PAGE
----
This OCD (Obsessive Compulsive Disorder) finally leads them to the dreaded twenty-first century psychological 'disease' called 'FOMO' or 'Fear Of Missing Out'. As per experts, FOMO is 'a pervasive apprehension that others might be having rewarding experiences from which one is absent'. In 1996, Dr Dan Herman drew attention of the psychologists to this emerging phenomenon. In 2004, Patric McGinnis coined the abbreviated term to popularize it and it officially got added to the Oxford Dictionary in 2013. FOMO has become so prevalent, especially among young adults, that some experts believe that it's turning to be a mental health epidemic with pervasive syndromes. One gets addicted to social media when one fails to control the usage to the point when these start interfering with one's personal, social and emotional existence. FOMO exerts negative influences on humans, irrespective of age groups, may contribute towards extreme dissatisfaction and detrimental effects on our physical and mental health, like, Mood swing, Loneliness, Feeling of inferiority, Reduced self esteem, Extreme social anxiety and increased levels of negativity and depression.

A 2013 survey reveals that 56 percent of people, particularly millennials, who spend average 24 hours a week online suffer from FOMO of varying degrees without their realization. But they also fail to appreciate that mobile telephony started in India only in 1995. Facebook was launched about 15 years ago. Prior to that it's not that people were grossly unconnected and unhappy. Many people are still out of fb today and they are probably happier. Because of the social media pressure youngsters feel that they have so much to do, so much to achieve with so little time in hand. First, life is not a rat-race, because we are not supposed to be rats! It's also not a race with others.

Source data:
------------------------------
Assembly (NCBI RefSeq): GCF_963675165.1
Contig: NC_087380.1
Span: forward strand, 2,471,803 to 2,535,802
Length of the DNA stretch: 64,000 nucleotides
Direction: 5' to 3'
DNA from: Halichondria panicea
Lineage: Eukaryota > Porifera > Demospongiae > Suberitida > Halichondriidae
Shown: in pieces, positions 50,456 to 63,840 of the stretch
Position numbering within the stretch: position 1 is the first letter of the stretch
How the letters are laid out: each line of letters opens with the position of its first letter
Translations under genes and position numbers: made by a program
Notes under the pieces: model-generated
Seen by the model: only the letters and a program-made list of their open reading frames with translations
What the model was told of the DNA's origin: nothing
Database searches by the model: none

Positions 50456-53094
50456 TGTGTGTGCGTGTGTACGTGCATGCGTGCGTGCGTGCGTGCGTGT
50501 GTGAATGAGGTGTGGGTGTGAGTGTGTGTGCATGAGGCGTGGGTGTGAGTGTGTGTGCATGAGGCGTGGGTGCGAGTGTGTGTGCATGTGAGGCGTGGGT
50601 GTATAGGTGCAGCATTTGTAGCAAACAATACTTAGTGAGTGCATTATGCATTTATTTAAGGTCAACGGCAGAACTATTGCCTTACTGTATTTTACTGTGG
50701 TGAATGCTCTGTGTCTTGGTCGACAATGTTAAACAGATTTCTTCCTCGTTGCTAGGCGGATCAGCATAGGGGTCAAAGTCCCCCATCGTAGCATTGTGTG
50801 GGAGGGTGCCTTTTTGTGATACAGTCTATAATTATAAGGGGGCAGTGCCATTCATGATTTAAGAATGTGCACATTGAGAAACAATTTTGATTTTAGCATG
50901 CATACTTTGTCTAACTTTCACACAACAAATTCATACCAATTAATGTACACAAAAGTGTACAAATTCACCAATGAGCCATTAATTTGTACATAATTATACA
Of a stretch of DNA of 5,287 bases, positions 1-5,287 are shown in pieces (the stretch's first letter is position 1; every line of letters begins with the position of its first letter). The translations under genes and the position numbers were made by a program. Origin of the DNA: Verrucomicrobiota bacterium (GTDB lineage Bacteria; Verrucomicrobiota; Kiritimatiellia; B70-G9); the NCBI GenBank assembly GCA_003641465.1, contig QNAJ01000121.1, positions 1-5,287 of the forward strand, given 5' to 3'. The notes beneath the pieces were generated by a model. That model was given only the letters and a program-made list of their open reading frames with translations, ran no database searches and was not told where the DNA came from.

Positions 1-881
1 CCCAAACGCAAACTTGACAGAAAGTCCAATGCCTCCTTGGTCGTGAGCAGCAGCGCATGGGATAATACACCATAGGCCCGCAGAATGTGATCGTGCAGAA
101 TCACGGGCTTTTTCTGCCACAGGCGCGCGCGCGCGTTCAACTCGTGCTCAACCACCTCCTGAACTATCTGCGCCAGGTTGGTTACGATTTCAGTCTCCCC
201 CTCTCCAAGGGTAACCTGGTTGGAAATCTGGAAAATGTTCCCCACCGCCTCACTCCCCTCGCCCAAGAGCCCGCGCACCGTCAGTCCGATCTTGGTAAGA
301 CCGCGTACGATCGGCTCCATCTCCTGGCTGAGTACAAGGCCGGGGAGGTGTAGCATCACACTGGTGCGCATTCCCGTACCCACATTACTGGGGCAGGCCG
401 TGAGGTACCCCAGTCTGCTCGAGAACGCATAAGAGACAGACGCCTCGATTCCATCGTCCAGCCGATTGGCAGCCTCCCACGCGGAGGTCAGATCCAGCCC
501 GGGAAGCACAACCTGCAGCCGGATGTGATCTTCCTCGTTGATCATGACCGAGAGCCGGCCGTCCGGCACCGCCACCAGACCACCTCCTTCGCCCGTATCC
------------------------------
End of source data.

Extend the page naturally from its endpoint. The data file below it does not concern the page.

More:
Any technological facility or convenience can give you only pleasure, never happiness. Happiness has to come from within. We are all unique with different stories. So it can only be a race with ourselves, to outshine ourselves. Since the race is captive, why panic? Let's run at our own pace, finally we are the winners!

(The author of the column is a former Vice President of Reliance Defence & Engineering Ltd., Gujarat. Presently, he is a freelance writer, management consultant and professional trainer. He can be reached at